Joseph Suaalii will not begin playing for the Wallabies until 2025 but make no mistake: he started working for Rugby Australia the moment news broke of his signing.

Suaalii will become the standard bearer for rugby’s new golden age, Australia’s poster boy for the 2027 Rugby World Cup, for leading the women’s game to professionalism and for restoring growth at the grassroots across the nation.

RA has shelled out a reported $1.6m per season for Suaalii, a 19-year-old NRL rookie yet to make his first-grade rugby debut. If true, it is in excess of what all-time legends Dustin Martin, Nat Fyfe and Lance Franklin earn annually in the AFL, and more than the Australian captain James Tedesco and a marquee player Latrell Mitchell make each year in the NRL.

Michael Hooper, who has played 121 Tests for the Wallabies over 11 years, including more than 60 as captain, all while propping up an ailing code from the engine room and bearing the scars of 10,000 rucks and mauls along the way, currently earns 25% less than Suaalii will be paid.

Is he 4000% better than other prodigies who fight through juniors, subbies and first grade to win a $40k Super Rugby contract? Many experts across union, league and athletics, say yes.

Plucked from the hardscrabble Penrith suburb of Glenmore Park, he became a school boy star, leading a GPS first XV while in South Sydney’s Harold Matthews Cup side. Along the way, Suaalii broke Australia’s high jump record for 12-year-old boys.

After selection to the New South Wales Schoolboys and Australian under-18s Sevens rugby sides, RA tried to lock the already-highly-sought-after teenager down – the Wallabies coach at the time, Dave Rennie, took a meeting to no avail. Instead, Suaalii shocked everybody by turning his back on both rugby union and the Rabbitohs to sign with the Sydney Roosters at the age of 17.

Don’t let Peter V’landys’s derision (“he’ll be terribly bored”) and Brandon Smith’s wisecracking (“a $1.6m winger isn’t going to help you beat the All Blacks”) cloud the fact the NRL was so excited by Suaalii coming over they changed the rules to let him play underage.

Suaalii scored 15 tries from 19 games for the Roosters in 2022, made the NSW State of Origin squad and helped Samoa, his father’s native country, reach the finals of Rugby League World Cup for the first time.

For NRL fans he will be a fun fling while it lasts. Suaalii will further develop under the support and care of Roosters coach Trent Robinson, refining his still-raw tackling technique and piling more muscle onto his 196cm frame (he has increased his weight from 95kg to 110kg in two seasons).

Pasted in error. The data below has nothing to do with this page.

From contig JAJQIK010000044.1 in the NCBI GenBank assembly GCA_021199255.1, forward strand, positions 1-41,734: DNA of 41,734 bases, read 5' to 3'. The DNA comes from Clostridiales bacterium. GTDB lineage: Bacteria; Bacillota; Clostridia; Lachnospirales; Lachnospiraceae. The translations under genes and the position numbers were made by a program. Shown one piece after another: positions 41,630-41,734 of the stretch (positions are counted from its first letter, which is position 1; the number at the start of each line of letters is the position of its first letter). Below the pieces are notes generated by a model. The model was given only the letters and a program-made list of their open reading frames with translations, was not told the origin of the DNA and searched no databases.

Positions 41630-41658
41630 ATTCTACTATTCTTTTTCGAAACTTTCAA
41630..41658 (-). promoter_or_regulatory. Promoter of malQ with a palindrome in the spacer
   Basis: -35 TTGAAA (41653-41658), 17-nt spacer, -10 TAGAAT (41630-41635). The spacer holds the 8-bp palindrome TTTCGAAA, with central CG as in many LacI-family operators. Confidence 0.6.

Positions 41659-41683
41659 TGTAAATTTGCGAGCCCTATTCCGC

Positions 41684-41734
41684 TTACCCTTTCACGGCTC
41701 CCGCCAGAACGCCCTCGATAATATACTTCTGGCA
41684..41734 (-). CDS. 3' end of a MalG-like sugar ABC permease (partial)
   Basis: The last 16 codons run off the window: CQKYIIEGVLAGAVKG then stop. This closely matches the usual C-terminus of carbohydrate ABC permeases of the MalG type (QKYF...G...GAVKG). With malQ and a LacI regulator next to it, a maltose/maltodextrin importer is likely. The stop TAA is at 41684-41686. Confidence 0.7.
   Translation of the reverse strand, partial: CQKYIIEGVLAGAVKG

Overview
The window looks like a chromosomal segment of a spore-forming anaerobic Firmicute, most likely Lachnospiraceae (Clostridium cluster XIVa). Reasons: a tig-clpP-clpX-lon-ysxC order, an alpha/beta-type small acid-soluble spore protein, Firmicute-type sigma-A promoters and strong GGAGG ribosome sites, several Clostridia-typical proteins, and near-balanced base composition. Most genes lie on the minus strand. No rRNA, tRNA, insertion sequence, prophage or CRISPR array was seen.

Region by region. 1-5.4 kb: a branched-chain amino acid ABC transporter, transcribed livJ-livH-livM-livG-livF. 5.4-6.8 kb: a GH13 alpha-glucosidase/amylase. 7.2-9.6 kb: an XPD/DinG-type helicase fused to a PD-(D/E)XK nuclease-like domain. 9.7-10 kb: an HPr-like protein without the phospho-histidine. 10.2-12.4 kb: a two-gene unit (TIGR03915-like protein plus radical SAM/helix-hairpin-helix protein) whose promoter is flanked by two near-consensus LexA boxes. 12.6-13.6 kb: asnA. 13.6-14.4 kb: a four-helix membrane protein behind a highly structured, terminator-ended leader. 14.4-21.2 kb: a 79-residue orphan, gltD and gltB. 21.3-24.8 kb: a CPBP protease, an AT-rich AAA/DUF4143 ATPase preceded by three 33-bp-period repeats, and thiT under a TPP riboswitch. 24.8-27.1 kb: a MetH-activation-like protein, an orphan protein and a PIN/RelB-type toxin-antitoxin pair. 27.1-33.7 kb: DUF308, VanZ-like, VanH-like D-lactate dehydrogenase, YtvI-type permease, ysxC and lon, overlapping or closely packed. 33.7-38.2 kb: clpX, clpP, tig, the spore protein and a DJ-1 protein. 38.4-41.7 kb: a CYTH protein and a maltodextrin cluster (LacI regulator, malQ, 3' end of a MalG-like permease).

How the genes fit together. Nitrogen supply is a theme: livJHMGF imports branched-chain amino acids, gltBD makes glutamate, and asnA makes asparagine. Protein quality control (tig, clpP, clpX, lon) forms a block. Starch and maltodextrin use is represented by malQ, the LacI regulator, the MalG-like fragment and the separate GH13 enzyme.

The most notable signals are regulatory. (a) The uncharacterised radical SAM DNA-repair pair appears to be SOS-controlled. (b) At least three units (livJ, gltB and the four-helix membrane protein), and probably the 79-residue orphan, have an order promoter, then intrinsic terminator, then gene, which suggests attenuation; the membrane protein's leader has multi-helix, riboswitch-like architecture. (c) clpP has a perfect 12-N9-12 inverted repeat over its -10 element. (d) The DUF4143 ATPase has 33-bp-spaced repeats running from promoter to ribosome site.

For rugby fans, though, it may prove frustrating to pay so handsomely for a once-in-a-generation sports car and then watch someone else drive it around for two years. But by 2025, after four seasons and 70 games of fierce NRL combat, Suaali will arrive as the complete package.

Australian rugby desperately needs something – and someone – special. The Wallabies won just five of 14 Tests in 2022 and have slipped to seventh in the world six months out from the 2023 World Cup. It’s not good enough and everyone – fans, officials, players – knows it.

Big and strong and with plenty to prove, Suaalii could be the weapon to unlock the Wallabies way – the fan-friendly running game Eddie Jones has vowed to restore to the nation’s rugby DNA.

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Since RA’s last marquee man, Israel Folau, was terminated in 2019, the Wallabies back three has been a mess of churn and burn. The Roosters’ re-signing of Tedesco as full-back this month was Suaallii’s cue to jump back to union. Will Jones make him a No 15?

Or is he a winger of mass destruction? Australia’s only true match-winner, Marika Koroibete, will be 33 years old by 2025, and a new wave of wingmen – Jordan Petaia (23), Corey Toole (23) and Mark Nawaqanitawase (22) – must be blooded. Is Suaalii the speed gun out wide?

All of that can wait. To RA’s credit, it threw caution to the wind and money at the problem. It won hosting rights for the 2027 Rugby World Cup. Then it recruited Jones as Wallabies boss to oversee a five-year root-and-branch overhaul of the code.

Now, in snatching back its prodigal son from the clutches of rugby league, it has secured a supremely marketable and freakishly talented player who will be a powerful bargaining chip as it takes the game into a private equity model this year.

Even before Suaalii runs out in 23 months’ time, he will create excitement, put bums on seats and get boys and girls signing up. And the more tickets he sells, merchandise he shifts and sponsor investment he creates, the more money flows down the line into the game’s growth.

The road to 2025 is not yet paved in gold bricks, let alone fans in gold jerseys, but there is a new star on the horizon and 800 million rugby fans in 100 countries are already following it.